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HEALTH BEHAVIOUR IN SCHOOL-AGED CHILDREN

WORLD HEALTH ORGANIZATION COLLABORATIVE CROSS-NATIONAL SURVEY

 

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News Item:
HBSC Scotland: Urban–rural differences in adolescent eating behaviour: a multilevel cross-sectional study of 15-year-olds in Scotland

This study sought to analyse differences in the diet of a cross section of Scottish 15-year-olds. The analysis was carried out by Kate Levin from HBSC’s Scottish team - using data from the 2009-2010 Health Behaviour in School-aged Children survey - and included multi-level linear and logistic modelling.

The results showed that teenagers living in remote rural Scotland had the highest consumption frequency of vegetables (on average consuming on 6.68 days per week) and the lowest consumption frequency of sweets and crisps (on 4.27 and 3.02 days per week respectively). However, it was not in the major four cities of Scotland (Glasgow, Edinburgh, Dundee and Aberdeen) where adolescents were found to have the poorest diet, but in the geography described by the classification ‘other urban’ areas (large towns of between 10,000 and 125,000 residents).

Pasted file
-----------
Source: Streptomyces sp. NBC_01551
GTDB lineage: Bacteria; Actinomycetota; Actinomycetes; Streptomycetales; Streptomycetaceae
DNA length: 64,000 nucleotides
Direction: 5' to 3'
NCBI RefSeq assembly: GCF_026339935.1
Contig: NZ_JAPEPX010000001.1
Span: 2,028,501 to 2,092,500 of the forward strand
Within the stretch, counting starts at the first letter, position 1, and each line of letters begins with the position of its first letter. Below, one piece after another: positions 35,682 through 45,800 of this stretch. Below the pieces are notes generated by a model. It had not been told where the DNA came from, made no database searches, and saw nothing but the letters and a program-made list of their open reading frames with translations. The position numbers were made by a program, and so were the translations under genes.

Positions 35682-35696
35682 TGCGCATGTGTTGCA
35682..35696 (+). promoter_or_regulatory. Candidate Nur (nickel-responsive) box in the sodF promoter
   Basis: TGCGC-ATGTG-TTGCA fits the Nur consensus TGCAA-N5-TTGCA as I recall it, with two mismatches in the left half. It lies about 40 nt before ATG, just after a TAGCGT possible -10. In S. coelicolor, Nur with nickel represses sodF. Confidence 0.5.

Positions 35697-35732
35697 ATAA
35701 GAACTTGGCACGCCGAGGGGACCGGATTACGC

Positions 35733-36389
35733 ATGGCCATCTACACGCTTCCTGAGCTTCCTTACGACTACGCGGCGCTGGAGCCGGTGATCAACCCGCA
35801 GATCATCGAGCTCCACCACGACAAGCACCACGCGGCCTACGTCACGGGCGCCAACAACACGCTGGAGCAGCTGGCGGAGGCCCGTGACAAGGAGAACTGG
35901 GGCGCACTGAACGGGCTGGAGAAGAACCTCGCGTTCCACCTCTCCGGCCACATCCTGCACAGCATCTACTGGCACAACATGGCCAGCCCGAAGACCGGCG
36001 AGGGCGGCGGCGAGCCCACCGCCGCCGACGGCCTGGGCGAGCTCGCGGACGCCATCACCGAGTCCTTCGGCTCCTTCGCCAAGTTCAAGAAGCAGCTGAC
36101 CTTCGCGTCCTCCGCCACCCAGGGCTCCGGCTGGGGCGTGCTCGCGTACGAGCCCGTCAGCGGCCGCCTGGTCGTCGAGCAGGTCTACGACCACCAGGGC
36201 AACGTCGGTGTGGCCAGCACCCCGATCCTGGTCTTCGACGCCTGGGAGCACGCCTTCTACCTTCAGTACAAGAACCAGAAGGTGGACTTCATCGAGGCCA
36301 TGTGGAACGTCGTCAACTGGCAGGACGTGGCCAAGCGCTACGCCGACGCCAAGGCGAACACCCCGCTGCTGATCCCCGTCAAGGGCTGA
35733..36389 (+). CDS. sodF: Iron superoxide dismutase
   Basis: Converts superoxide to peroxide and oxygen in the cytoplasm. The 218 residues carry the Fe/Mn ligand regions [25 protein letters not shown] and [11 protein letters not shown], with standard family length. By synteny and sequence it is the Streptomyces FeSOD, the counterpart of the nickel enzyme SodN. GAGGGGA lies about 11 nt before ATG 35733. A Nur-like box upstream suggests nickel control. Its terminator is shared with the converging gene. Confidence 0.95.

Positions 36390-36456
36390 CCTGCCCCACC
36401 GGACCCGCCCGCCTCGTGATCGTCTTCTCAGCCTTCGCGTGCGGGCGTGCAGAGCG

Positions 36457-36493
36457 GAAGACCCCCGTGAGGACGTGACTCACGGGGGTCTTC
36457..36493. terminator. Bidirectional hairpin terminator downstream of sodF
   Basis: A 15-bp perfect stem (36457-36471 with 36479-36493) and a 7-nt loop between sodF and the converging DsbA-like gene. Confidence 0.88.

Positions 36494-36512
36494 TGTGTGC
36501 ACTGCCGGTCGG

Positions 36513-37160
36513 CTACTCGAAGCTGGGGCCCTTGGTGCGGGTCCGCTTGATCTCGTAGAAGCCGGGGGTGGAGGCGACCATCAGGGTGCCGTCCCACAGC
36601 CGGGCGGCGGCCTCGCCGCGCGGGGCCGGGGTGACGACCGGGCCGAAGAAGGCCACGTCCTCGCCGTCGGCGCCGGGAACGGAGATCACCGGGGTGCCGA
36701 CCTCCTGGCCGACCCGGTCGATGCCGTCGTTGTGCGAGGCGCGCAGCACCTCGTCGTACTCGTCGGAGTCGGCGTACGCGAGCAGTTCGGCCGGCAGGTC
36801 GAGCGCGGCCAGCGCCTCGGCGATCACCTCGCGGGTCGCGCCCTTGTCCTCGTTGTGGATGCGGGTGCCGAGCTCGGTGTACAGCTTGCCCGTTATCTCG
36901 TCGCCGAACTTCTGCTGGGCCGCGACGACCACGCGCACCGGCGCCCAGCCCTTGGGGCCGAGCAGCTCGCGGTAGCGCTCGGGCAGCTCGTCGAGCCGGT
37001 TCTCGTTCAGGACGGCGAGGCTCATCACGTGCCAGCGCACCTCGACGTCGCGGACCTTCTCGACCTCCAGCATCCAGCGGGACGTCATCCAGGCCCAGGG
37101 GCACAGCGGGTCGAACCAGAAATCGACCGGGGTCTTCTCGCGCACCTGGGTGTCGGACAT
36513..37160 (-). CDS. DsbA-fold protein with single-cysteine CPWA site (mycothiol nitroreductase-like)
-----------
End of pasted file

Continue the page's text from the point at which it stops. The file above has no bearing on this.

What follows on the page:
Deprivation and rurality were independently associated with food consumption for all variables with the exception of fruit consumption. Sharing a family meal, dieting behaviour, food poverty and breakfast consumption did not differ by rurality. Variance at the level of the school was significant for the frequency of fruit and vegetable consumption and for irregular breakfast consumption, regardless of rurality.

Future research could build on this analysis by investigating why these urban–rural differences exist for consumption frequencies of ‘healthy’ and ‘unhealthy’ foods.

see here for further details
contact: Ms Kate Levin

item 1868
[27-08-2013 to 25-09-2013]

 


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